He says, “What’s wrong, little man?” I’m like, oh, I can’t find my mommy. So he then took me off the elevator at the next floor and went to help me look for my mom and then we got the Capital police and he waited there with me and spoke to me. It was very comforting and it was something he – I’m sure he was very busy that week because that week my mother and my sisters and I got to sit in both the House and the Senate galleries.

In one House, they were debating the Voting Rights Act of 1965 and, in the other House, they were debating this crazy idea of providing free health insurance for old people. It was called Medicare and, for poor people, Medicaid. So as an 11-year-old, I got to watch those debates. Kennedy, of course, was in the middle of both of those things and yet he was taking the time to help this lost child. It had quite an impact on me as I was growing up.

Tavis: Yeah, with a gang of kids he had, he obviously knew something about young boys and young girls. He had a big family himself, obviously.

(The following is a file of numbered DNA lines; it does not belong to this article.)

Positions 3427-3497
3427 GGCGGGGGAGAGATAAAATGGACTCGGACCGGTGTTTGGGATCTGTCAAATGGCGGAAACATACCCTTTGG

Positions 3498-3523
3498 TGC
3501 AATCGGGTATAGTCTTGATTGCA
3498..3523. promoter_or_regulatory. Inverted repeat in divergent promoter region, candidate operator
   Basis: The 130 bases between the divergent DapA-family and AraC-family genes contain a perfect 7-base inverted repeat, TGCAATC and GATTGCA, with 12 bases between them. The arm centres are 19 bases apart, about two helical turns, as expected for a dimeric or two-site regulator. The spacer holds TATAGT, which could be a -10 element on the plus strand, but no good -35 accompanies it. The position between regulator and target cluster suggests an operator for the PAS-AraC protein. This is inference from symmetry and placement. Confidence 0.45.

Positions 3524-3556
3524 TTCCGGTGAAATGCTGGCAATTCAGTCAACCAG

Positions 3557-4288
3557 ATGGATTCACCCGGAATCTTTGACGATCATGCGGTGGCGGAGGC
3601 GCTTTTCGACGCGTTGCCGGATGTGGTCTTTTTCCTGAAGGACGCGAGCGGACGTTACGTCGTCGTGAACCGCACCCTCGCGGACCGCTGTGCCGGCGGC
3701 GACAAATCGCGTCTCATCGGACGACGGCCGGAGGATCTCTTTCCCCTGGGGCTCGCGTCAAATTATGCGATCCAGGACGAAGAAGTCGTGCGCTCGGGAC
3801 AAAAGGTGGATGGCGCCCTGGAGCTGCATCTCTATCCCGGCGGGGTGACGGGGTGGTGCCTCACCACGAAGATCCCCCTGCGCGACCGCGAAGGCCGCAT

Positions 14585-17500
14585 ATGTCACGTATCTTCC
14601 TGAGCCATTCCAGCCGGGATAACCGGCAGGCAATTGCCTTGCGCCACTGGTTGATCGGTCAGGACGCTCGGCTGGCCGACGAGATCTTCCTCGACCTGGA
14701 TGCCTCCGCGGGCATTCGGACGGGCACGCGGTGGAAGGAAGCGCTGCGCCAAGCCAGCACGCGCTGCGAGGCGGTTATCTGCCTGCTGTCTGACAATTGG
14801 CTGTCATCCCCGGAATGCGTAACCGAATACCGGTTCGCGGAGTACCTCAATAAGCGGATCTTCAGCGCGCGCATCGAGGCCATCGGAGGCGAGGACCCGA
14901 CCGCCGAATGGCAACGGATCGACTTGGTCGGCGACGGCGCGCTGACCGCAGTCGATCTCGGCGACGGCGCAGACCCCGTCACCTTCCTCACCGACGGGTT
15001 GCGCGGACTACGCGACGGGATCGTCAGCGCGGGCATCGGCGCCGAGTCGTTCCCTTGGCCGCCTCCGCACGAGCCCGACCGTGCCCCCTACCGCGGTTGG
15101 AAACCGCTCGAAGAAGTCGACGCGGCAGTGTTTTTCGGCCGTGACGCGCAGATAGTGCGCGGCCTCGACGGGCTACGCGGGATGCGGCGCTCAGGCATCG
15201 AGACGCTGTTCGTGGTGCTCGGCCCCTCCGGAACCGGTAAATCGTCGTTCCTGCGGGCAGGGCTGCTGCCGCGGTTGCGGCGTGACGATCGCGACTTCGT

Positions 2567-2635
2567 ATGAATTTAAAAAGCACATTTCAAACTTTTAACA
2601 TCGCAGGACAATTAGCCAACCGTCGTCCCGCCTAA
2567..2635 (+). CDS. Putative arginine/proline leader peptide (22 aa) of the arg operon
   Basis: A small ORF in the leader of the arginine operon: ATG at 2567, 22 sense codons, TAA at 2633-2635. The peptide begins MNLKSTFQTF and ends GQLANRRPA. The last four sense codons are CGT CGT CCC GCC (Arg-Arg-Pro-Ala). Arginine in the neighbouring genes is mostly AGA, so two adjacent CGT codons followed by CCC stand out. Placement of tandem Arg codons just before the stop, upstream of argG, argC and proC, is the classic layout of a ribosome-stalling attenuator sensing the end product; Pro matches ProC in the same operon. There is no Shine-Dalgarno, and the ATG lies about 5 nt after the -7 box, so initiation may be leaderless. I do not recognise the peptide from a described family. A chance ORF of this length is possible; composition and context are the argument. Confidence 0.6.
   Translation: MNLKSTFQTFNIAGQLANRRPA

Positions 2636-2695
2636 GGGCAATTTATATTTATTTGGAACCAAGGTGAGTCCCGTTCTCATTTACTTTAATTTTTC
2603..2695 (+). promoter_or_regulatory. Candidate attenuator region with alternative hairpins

Moore: Yes.

Tavis: The book, thankfully, shared some light for us, your fans, on your childhood, but it also, of course, comes into adulthood and the chapter that I was anxious to get to was the part about what actually happened after your famous, or infamous, depending on one’s perspective, Oscar speech. You go into some of that in this book.

Moore: Yes. The book is two dozen short stories from my life. These are nonfiction short stories and they read like short stories. All the stories except the one you mentioned are before I was a filmmaker, but I begin the book with the epilogue of what, well, I guess would be the next volume of these stories, which is in the present and in the years between the Oscar speech I gave on the fifth day of the war where I referred to Mr. Bush as a fictional president elected with fictitious election results, giving us fictitious reasons to go to war.